You can, and should, reheat leftovers in your air fryer. Pizza, fried chicken, anything crispy reheats wonderfully in the air fryer. No more soggy bottom. (Sorry, microwave.)
Cleaning an air fryer
Clean the inside of your air fryer and removable parts after each use. I know that sounds like a lot but it’s not, trust me. And it’s worth it. Frequent cleaning will make for easier clean-up and it will prevent oil build-up which can cause the unit to smoke.
You will also need to clean the heating element occasionally. Your manual should have tips for cleaning and tell you which parts are dishwasher safe. The unit I tested cleans up easily. The inside of the unit can be wiped down using soap and water and the trays and drip pan can (fortunately) go in the dishwasher. I especially like that the door on the NuWave Brio 14Qt Digital Air Fryer with Probe comes off for cleaning.
One recommendation specific to the stainless steel trays—be gentle when washing by hand to remove stuck-on food. The trays are fairly sturdy but seem like they could bend or warp if too much pressure is applied to a certain area when scrubbing. I’ve found that a quick soak followed by a gentle scrub removes stuck-on food. I then pop the trays into the dishwasher and let it do the rest.
What I love about my air fryer
I’m hooked on air frying. I love the convenience and I love, love, love that the NuWave Brio 14Qt Digital Air Fryer with Probe turns off when the timer reaches zero, unlike a conventional oven. It doesn’t matter if I’m toasting nuts, making chicken wings or reheating pizza, when the timer stops the unit stops producing heat. It’s like having a mini-insurance policy that buys you a few extra minutes. (And trust me, I’ve needed it a few times.)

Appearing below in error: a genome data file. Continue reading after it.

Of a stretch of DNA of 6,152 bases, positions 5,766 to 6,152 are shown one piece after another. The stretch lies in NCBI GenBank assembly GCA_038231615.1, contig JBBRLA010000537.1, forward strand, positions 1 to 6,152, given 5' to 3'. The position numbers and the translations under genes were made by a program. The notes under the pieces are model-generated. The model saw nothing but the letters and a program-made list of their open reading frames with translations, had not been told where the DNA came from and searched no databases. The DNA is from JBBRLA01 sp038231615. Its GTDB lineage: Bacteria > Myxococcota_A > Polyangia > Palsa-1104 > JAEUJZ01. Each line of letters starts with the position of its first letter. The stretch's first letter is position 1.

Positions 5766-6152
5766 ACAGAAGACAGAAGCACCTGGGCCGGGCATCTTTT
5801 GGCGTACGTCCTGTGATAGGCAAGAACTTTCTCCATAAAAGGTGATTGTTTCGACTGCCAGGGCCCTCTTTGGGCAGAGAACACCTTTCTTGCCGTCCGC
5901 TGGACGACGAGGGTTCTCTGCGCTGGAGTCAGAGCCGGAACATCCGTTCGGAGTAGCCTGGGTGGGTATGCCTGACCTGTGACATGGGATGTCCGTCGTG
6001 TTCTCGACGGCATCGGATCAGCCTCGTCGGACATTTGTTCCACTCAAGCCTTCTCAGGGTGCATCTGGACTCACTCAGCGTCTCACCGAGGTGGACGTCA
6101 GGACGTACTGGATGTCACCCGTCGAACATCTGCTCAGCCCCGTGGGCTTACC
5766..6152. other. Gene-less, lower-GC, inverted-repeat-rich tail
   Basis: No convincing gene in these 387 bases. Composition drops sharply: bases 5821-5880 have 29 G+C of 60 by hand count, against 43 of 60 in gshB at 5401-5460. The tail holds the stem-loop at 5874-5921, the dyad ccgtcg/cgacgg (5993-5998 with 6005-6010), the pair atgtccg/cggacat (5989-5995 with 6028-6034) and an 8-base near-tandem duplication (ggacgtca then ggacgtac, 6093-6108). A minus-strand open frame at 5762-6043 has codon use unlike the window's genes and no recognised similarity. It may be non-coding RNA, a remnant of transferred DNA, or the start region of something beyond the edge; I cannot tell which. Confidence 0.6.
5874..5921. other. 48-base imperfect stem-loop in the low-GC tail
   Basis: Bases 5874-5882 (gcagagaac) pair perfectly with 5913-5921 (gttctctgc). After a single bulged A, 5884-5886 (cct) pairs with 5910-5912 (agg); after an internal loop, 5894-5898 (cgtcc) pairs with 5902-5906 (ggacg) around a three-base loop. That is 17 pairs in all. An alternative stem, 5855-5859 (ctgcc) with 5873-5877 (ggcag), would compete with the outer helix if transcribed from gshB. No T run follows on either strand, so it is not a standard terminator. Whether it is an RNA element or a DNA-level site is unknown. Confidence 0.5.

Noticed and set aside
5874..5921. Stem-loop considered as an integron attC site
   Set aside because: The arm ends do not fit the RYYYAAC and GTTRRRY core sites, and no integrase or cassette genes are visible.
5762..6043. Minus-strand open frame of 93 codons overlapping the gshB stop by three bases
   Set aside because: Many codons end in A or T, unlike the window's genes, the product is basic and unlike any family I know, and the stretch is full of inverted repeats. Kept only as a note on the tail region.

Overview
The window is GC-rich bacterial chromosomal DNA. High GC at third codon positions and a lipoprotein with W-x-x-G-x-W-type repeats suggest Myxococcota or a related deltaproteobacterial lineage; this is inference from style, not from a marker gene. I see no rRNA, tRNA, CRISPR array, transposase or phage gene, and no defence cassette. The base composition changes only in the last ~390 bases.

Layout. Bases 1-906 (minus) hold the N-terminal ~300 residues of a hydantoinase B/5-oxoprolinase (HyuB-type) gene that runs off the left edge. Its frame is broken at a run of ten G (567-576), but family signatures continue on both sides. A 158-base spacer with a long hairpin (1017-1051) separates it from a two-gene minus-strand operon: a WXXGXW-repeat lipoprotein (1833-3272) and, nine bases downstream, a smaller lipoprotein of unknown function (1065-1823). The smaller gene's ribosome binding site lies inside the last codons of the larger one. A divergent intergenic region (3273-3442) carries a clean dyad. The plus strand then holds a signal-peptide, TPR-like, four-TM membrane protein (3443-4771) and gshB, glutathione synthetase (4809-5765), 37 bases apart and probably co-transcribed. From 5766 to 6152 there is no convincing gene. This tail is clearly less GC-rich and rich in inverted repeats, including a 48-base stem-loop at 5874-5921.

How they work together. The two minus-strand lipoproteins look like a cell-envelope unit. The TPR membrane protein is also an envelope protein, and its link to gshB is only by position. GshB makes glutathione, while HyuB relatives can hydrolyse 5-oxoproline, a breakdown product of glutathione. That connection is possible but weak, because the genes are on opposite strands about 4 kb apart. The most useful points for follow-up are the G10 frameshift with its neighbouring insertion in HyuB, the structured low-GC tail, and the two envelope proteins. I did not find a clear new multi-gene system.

That may sound basic, but for someone like me, that means I can finally toast nuts and not worry about burning them. I just set the temperature to 300°F and adjust the timer to 3 minutes. I can watch diligently through the window while the magic happens, checking the color and smelling for just the right amount of toastiness, or I can walk away.
One thing I didn’t anticipate was how much I would appreciate the extra oven space—and its size. Having this has already come in handy when I needed to bake multiple items at different temperatures. And this will be a true luxury come holiday season.
I also intend to use the air fryer when it gets warm outside. Given its small size and that it’s quick to preheat, I’ll be able to cook without heating up the entire kitchen.
I’m still working on converting recipes from conventional to convection and figuring out how much oil to use. That, for me, is not intuitive, but each day I’m getting better. I keep notes on what works and what doesn’t and learn as I go.
If I had one wish, it would be that there were more recipes available for air fryers with trays. Most recipes are written for air fryers with baskets. That said, I’m not discouraged. I can think of so many more things to try—crisp hot dogs, rotisserie chicken, grilled meats, dehydrated fruit, air fried popcorn. The NuWave Brio 14Qt Digital Air Fryer with Probe has endless options. And I intend to try them all!
NuWave provided Leite’s Culinaria with the air fryer (heretofore known as Olivia) for us to try in a home kitchen. All opinions expressed in the article are based solely on our writer’s experience with the machine.